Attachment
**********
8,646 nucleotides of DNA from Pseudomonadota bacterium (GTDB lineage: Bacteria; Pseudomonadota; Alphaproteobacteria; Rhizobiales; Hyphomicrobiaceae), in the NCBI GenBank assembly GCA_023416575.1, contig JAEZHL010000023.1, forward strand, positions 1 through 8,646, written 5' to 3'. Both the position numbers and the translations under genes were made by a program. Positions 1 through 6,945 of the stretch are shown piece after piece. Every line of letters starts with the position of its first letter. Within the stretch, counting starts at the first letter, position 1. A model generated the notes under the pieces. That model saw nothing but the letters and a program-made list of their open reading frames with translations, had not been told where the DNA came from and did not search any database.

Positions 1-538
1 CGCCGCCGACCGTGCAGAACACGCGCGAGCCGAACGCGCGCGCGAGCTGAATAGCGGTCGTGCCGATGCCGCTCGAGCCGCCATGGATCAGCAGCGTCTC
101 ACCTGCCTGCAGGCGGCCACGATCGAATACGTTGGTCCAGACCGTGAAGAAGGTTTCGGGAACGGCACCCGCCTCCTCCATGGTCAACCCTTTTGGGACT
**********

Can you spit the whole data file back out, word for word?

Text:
8,646 nucleotides of DNA from Pseudomonadota bacterium (GTDB lineage: Bacteria; Pseudomonadota; Alphaproteobacteria; Rhizobiales; Hyphomicrobiaceae), in the NCBI GenBank assembly GCA_023416575.1, contig JAEZHL010000023.1, forward strand, positions 1 through 8,646, written 5' to 3'. Both the position numbers and the translations under genes were made by a program. Positions 1 through 6,945 of the stretch are shown piece after piece. Every line of letters starts with the position of its first letter. Within the stretch, counting starts at the first letter, position 1. A model generated the notes under the pieces. That model saw nothing but the letters and a program-made list of their open reading frames with translations, had not been told where the DNA came from and did not search any database.

Positions 1-538
1 CGCCGCCGACCGTGCAGAACACGCGCGAGCCGAACGCGCGCGCGAGCTGAATAGCGGTCGTGCCGATGCCGCTCGAGCCGCCATGGATCAGCAGCGTCTC
101 ACCTGCCTGCAGGCGGCCACGATCGAATACGTTGGTCCAGACCGTGAAGAAGGTTTCGGGAACGGCACCCGCCTCCTCCATGGTCAACCCTTTTGGGACT